Light River, upstream from Mingays Waterhole
2011 Aquatic Ecosystem Condition Report
- Permanently wet, saline stream in autumn and spring 2011
- Sparse macroinvertebrate community with no rare or sensitive species
- Obvious signs of gross nutrient enrichment and salinisation
- Riparian vegetation dominated by introduced grasses and weeds
- Large sediment deposit in the channel.
About the location
The Light River is a large river in the Northern Mount Lofty Ranges that rises south from Waterloo in the Mid North and flows in a southerly direction past Kapunda, and then heads south-west where it eventually discharges into Gulf St Vincent near Middle Beach. The monitoring site was located near a track off Rock Brook Road, about 5 km east from Kapunda. The major land uses in the 82,777 hectare catchment are cereal cropping and stock grazing, with smaller areas used for a range of other agricultural activities, residential living and remnant native vegetation.
The river was given a Poor rating because the site sampled showed evidence of major changes in ecosystem structure, and moderate changes to the way the ecosystem functions. There was considerable evidence of human disturbance including nutrient enrichment, salinisation, degraded riparian vegetation and fine sediment deposition in the channel.
A sparse community of at least 22 species of macroinvertebrates was collected from the river, 9.2-10.9 m wide and up to 51 cm deep, in autumn and spring 2011. The river consisted of a still channel in autumn but was slightly flowing when the site was re-sampled again in spring. The community was dominated by saline tolerant generalists, such as ceinid (Austrochiltonia) and eusirid amphipods. It also included smaller numbers of native snails (Glyptophysa), freshwater shrimp, freshwater prawns (Macrobrachium), yabbies, beetles, biting midges, chironomids, waterbugs, odonates, mayflies (Cloeon) and caddisflies. No sensitive or rare species were collected, and no flow-dependent species were seen when the river was flowing in spring. Similarly, no fish were seen at the site in 2011.
The water was saline (salinity ranged from 4,112-4,518 mg/L), well oxygenated (71-90% saturated), clear, and with moderate to high concentrations of nutrients such as nitrogen (0.42-0.77 mg/L) and phosphorus (0.02 mg/L).
The sediments were dominated by detritus, algae and silt. Samples taken from below the surface were blackened, anaerobic and sulphidic, indicating that the sediments lacked oxygen and represented a harsh environment for burrowing species to live in. A large deposit of fine silt, over 10 cm deep, covered the riverbed and more than 10 m of bank showed evidence of erosion due to sheep and flood damage.
A large growth of filamentous algae (Cladophora and Spirogyra) covered over 35% of the channel, and a similar area was also covered by a range of aquatic plants (Phragmites, Typha, Juncus and Schoenoplectus). The narrow riparian zone was dominated by introduced grasses and weeds, with only a few scattered gum trees present. The surrounding vegetation was cleared sheep grazing land with a few areas of planted trees in the local landscape.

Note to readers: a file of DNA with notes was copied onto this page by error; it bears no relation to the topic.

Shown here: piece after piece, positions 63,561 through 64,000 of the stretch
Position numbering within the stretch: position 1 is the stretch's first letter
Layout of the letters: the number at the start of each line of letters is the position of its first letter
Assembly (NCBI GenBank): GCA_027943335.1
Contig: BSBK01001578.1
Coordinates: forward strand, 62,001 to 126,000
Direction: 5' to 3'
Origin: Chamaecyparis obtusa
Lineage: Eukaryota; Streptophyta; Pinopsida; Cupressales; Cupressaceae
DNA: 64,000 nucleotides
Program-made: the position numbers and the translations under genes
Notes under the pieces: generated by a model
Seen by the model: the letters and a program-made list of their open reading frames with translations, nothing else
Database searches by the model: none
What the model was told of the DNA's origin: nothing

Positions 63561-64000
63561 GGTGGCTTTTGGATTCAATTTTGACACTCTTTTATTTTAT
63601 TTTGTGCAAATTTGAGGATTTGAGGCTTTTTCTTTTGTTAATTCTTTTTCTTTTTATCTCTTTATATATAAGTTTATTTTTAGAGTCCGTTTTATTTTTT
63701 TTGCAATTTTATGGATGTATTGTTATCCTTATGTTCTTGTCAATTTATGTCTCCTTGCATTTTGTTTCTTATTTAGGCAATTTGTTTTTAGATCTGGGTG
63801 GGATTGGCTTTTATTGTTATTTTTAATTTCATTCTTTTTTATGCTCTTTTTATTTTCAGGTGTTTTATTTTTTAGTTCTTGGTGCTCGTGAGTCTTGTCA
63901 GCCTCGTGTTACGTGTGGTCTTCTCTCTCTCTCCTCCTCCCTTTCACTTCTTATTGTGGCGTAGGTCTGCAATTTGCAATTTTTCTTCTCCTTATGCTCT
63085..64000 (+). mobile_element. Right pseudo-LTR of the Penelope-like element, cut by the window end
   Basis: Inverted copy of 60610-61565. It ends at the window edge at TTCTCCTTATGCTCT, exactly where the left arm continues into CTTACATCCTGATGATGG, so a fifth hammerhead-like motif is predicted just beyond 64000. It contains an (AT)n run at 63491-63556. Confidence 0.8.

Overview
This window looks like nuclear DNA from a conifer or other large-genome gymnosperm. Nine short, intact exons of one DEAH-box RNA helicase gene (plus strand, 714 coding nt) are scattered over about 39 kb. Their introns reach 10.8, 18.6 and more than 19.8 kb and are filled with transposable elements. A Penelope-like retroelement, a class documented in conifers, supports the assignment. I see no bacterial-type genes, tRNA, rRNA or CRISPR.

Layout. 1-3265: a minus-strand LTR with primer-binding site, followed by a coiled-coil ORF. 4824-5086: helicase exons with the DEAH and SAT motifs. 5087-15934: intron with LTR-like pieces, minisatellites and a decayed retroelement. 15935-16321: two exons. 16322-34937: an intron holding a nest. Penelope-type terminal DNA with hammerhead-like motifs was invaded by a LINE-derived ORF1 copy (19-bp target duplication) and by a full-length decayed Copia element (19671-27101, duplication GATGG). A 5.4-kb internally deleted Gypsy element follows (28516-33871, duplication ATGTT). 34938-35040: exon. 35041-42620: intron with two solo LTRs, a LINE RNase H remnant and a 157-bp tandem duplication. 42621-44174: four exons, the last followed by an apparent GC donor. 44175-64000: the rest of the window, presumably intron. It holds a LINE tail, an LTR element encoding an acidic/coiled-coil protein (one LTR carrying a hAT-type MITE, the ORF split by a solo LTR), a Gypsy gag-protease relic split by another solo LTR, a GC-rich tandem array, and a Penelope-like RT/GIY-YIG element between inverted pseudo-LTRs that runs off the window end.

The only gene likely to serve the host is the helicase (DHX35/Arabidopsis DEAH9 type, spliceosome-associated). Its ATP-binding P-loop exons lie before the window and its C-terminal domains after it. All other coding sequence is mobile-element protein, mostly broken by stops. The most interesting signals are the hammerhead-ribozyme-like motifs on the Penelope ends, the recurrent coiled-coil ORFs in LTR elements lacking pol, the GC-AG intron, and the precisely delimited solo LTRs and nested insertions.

Special environmental features
The Light River near Mingays Waterhole provides habitat for a range of saline tolerant macroinvertebrates, including freshwater prawns (Macrobrachium) and mayflies (Cloeon) that are more typically found in fresher environments; their occurrence in the Light River may be at or around their upper salinity tolerance levels.
Pressures and management responses
|Widespread introduced weeds in the riparian zone at the site and upstream (reducing habitat quality).||The Adelaide and Mount Lofty Ranges NRM Board has several pest plant (weed) mitigation and control programs. They work closely with landholders to control weeds on their property and to help stop the spread to other properties and waterways.|
|Livestock having direct access at the site and upstream (causing sediment erosion and adding excessive nutrients).||The Adelaide and Mount Lofty Ranges NRM Board’s land management program encourages and promotes managing land to improve water quality. This includes incentives for waterway and wetland fencing to exclude or limit stock from entering riparian zones.|
|Limited riparian zone vegetation at the creek and upstream (reducing habitat quality, increasing sediment erosion).||The Adelaide and Mount Lofty Ranges NRM Board’s land management program encourages and promotes managing land to improve water quality. This includes incentives for revegetation programs around waterways and wetlands and stock exclusion as well as educating landholders about the importance of riparian vegetation in managing soil erosion.|
|Saline groundwater inflows to the creek (reducing ecological integrity).||The Adelaide and Mount Lofty Ranges NRM Board has installed telemetered groundwater monitoring stations at key locations within the region. These are monitored for level and salinity; unusual results (such as high salinity influxes) are investigated.|
This aquatic ecosystem condition report is based on monitoring data collected by the EPA. It was prepared with and co-funded by the Adelaide and Mount Lofty Ranges NRM Board.